Documents considered by the Committee on 2 May 2018 Contents

5Adapting EU visa policy to new migration and security challenges

Committee’s assessment

Politically important

Committee’s decision

(a) Cleared from scrutiny;

(b) Not cleared from scrutiny; further information requested; drawn to the attention of the Home Affairs Committee and the Committee on Exiting the European Union

Document details

(a) Commission Communication: Adapting the common visa policy to new challenges;

(b) Proposal for a Regulation amending the EU Visa Code

Legal base

(a)—

(b) Article 77(2)(a) TFEU, ordinary legislative procedure, QMV

Department

Home Office

Document Numbers

(a) (39558), 7172/18, COM(18) 251; (b) (39559), 7173/18 + ADDs 1–3, COM(18) 252

Summary and Committee’s conclusions

5.1The EU’s common visa policy is intended to facilitate legitimate travel, prevent irregular migration and safeguard public order and security within the border-free Schengen area. It is based on a set of harmonised rules which:

5.2All visa applications and decisions are entered in the Visa Information System (VIS), an EU database containing details on each visa applicant, their photograph and fingerprints.69 Most elements of the EU’s common visa policy—the EU Visa Regulation, the EU Visa Code and the Visa Information System—build on parts of the Schengen rule book which do not apply to the UK.

5.3In its Communication—document (a)—the Commission calls for an overhaul of EU visa policy to reflect the new migration and security challenges confronting the EU. It proposes a number of changes to the EU Visa Code which are intended to:

5.4These changes are set out in the proposed Regulation—document (b)—which would amend the EU Visa Code. The Commission also intends to propose changes to the Visa Information System later in the year as part of a wider package of measures to make EU information systems interoperable and ensure that all relevant information on visa applicants can be checked at the same time. It will launch a feasibility study at the end of 2018 on the possible introduction of fully automated visa application procedures and digital visas.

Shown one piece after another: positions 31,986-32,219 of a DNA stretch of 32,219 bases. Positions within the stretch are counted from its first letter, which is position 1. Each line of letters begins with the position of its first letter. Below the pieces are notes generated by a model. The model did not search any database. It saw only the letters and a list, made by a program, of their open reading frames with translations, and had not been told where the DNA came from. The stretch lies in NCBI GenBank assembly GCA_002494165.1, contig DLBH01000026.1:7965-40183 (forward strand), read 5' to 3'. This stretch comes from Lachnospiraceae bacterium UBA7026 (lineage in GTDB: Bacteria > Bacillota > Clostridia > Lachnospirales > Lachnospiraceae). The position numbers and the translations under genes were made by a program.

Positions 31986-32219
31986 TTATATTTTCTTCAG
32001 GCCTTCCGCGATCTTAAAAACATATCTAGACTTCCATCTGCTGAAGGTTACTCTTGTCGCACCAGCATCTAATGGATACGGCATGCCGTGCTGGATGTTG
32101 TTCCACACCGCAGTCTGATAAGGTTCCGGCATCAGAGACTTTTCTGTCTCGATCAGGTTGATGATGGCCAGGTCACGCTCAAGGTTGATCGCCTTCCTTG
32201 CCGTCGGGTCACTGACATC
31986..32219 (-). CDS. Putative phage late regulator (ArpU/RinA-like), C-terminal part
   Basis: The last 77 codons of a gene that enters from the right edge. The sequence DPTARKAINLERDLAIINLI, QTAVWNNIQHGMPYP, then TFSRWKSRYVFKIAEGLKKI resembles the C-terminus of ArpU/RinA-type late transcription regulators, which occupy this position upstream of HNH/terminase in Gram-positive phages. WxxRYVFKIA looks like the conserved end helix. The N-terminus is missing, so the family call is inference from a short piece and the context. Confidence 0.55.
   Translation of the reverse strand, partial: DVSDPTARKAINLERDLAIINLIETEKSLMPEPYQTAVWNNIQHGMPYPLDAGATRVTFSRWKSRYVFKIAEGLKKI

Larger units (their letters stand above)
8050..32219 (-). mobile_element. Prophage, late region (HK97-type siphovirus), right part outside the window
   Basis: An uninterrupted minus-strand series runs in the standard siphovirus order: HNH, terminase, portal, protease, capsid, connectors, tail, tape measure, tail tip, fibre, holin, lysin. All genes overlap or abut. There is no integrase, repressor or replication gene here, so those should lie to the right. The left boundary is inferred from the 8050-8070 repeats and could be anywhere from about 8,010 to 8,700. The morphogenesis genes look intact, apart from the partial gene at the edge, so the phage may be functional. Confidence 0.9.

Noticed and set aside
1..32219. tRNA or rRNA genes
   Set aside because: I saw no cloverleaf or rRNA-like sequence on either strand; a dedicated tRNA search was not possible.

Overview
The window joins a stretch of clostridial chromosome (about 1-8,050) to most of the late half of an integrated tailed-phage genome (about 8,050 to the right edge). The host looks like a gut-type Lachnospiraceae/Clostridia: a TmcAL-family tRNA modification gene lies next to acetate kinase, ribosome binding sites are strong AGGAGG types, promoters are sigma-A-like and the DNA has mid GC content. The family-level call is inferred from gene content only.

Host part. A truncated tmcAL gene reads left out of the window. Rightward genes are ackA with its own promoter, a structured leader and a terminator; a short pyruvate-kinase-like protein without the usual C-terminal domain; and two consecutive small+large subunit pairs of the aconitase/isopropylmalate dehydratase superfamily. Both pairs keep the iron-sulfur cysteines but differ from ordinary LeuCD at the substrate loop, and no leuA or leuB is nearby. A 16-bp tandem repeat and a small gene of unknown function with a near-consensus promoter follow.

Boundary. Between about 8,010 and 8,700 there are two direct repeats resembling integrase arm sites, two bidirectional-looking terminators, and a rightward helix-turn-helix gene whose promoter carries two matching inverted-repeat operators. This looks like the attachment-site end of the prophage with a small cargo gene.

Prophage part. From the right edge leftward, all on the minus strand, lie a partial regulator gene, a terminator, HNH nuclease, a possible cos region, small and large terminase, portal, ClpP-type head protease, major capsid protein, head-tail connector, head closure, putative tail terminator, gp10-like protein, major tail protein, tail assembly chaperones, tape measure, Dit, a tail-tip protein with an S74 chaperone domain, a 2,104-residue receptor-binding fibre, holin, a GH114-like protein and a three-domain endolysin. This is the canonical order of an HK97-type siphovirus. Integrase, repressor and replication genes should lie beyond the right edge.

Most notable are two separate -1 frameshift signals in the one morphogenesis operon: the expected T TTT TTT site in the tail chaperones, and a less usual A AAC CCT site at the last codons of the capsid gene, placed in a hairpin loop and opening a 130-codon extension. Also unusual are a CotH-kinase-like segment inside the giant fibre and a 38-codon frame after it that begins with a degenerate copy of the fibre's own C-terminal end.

5.5The Immigration Minister (Caroline Nokes) confirms that the UK does not take part in the EU Visa Code and that the changes set out in the proposed Regulation will not therefore apply to, or have any direct impact on, the UK. She says that the UK will continue to operate its own visa system and visa application procedures.

5.6We accept the Minister’s assurance that the proposed changes to the EU Visa Code will have “no direct impact upon the UK” while the UK remains a member of the European Union. This is because UK citizens are also citizens of the European Union and are entitled to “move and reside freely” within the EU, without the need for a visa, even though the UK is outside the Schengen border-free area.71 This will no longer be the case when the UK leaves the EU (and any transitional/implementation period extending the application of EU free movement rules has expired) as UK citizens will no longer be able to enjoy the rights associated with EU citizenship.

5.7EU visa policy operates on the basis of reciprocity, meaning that if the UK were to introduce a requirement for the nationals of one or more EU Member States to obtain a visa to visit the UK post-exit, the EU would likely reciprocate by imposing a visa requirement on UK nationals travelling to the EU. The former Home Secretary (Amber Rudd) told the Home Affairs Committee in March that the Government expects to publish an Immigration White Paper “at the end of this year” and an Immigration Bill setting out future arrangements “at the start of next year sometime”.72 She said it would be for the Prime Minister and the Secretary of State for Exiting the European Union (Mr David Davis) to determine whether the UK’s immigration system for EU citizens post-exit should form part of the negotiations on the UK’s future partnership with the EU, based on “proposals and alternatives” put forward by the Home Office.73

5.8Given this uncertainty as to the UK’s future immigration policy, as well as the likelihood that it will affect EU policy towards UK citizens who wish to travel to the EU after any transitional/implementation period, we cannot exclude the possibility that UK citizens may, in the future, require a visa to travel to the EU. Any changes to EU visa policy may therefore have direct implications for UK citizens which the Minister does not address in the section of her Explanatory Memorandum dealing with policy and exit implications. We ask the Minister to tell us what assessment the Government has made of the costs and benefits of a reciprocal visa regime for UK travellers to the EU and EU travellers to the UK post-exit, particularly in terms of the impact on tourism and trade.

5.9We understand that the Government wishes to flesh out much of the detail of the UK’s future partnership with the EU by the autumn, before it has published its Immigration White Paper and Bill. We seek an assurance that the Government will inform Parliament promptly of any options it puts forward in the future partnership negotiations which may affect the immigration status of EU citizens in the UK and UK nationals in the EU27.